John Muir


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Circa Date

circa 1887



[well] what I was about, & eagerly followed the scent [with great eagerness & when at length] until we came up to them, huddled in a timid silent bunch [among the bushes, he looked up into my face attentively to see what course I was to pursue]. They had evidently been [stood] here all night all the forenoon, afraid to go out to feed. Having [anxious to] escaped restraint they were like some people we know of, [& then] afraid of their freedom, did [& knowing] not know what to do with it, and seemed glad [at last] to get back into the old familiar bondage [on the accustomed yoke & be returned to the bondage of dogs & corral.]

June 18th} Another inspiring morning [fine mountain day, so pure & instinct with spiritual life we can conceive of] nothing better in any world can be conceived. No description of heaven that I have ever heard or read of seems [gives me] half so fine [[a feeling of [pure] divine beauty & Love. [as these wild mountain days]].

At noon the clouds occupied about .05 of the sky white filmy touches drawn delicately on the azure.

The high ridges and hilltops beyond the hooved locusts are now mountain tops gay with Monardella, Clarkia & coreopsis & tall [splendid waving panicles] of tufted grasses some of them tall enough to [sway and] wave in the gentle breeze like pines in stormwinds.

The lupines of which there are many ill-defined species are now mostly out of flower. [Also] many of the compositae are beginning to fade, their radiant corollas vanishing in fluffy pappus like stars in mist.[have lost their gold corollas vanishing in fluffy pappus like stars in mist. wilting & vanishing like suns lost in mist.]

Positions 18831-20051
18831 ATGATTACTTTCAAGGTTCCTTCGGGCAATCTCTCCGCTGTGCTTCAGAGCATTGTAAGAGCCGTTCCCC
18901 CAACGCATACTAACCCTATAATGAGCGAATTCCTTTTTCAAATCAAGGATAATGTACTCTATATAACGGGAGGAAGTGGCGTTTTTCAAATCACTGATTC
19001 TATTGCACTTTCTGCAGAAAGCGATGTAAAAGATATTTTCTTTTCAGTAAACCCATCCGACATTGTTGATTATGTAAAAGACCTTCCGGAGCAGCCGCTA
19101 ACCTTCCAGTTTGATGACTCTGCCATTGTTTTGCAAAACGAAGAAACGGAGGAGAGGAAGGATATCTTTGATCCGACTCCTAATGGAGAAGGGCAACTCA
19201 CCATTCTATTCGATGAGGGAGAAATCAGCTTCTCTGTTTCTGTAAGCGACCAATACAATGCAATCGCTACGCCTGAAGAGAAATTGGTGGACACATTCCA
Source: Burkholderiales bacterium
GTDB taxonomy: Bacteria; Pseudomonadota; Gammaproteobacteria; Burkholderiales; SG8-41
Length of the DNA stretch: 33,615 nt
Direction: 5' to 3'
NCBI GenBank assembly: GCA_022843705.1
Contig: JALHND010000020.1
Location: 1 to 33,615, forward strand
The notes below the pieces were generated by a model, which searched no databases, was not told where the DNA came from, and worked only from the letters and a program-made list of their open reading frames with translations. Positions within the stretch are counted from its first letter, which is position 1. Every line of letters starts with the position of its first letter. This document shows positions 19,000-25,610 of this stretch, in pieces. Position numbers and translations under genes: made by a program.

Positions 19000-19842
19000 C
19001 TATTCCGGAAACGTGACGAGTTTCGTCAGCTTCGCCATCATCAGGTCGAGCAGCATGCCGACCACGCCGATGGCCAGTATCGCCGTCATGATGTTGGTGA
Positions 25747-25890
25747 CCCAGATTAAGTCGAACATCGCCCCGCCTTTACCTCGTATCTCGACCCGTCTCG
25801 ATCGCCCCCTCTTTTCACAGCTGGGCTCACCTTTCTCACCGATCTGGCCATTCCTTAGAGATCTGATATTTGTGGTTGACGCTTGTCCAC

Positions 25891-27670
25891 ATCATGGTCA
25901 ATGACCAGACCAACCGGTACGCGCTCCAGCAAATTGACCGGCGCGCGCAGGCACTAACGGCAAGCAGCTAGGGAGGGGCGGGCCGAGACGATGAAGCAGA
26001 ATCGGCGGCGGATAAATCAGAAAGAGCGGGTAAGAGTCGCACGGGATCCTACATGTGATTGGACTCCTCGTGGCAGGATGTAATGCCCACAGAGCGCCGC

[a mist of feathery pappus. Birds & butterflies are gay & the caverns of the sheep are filled with Leguminous vines & cornus leaves & twigs of ceanothus & of course have ceased their dismal ba-a-a]

We had another visitor from Brown’s Flat today, an old Indian woman with a basket on her back. Like our first caller from the village she

[Another visit from an Indian who like the other] got fairly into camp & was standing [stood] in plain view [ere she was] when discovered. How long she had been quietly looking on I cannot say. Even the dogs failed to notice [discover] her stealthy approach, [so stealthy was it & skillfully performed. She was an old wrinkled Digger with a basket on her back, from the settlement at Brown's Flat I suppose] She was on her way, I suppose, to some wild garden probably for lupine leaves or the starchy petioles of the giant saxifrage. Her dress was Calico rags far from clean In every way she seemed sadly [for leaves & tubers. She was dressed in old calico rags that were loaded with grease & dust rubbed in, as] unlike nature’s neat [clean] well-dressed animals [as well can be] though living like them on the bounty[ies] of the wilderness. Strange that mankind alone is dirty. Had she been clad in fur [the skins of animals] or in cloth woven [made] of grass and shreddy bark like their Juniper and Libocedrus mats [like the mats they make of the rich brown bark of the Libocedrus] she might then have seemed a rightful part of the [this] wilderness, like a good wolf at least or bear. But from no point of view that I have found [can see from] are such debased fellow beings a whit more natural than the glaring tailored tourists we saw that frightened the birds and squirrels. [traders].

Date Occurred


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MuirReel31 Notebook05 Img053.jpg

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Holt-Atherton Special Collections, University of the Pacific Library

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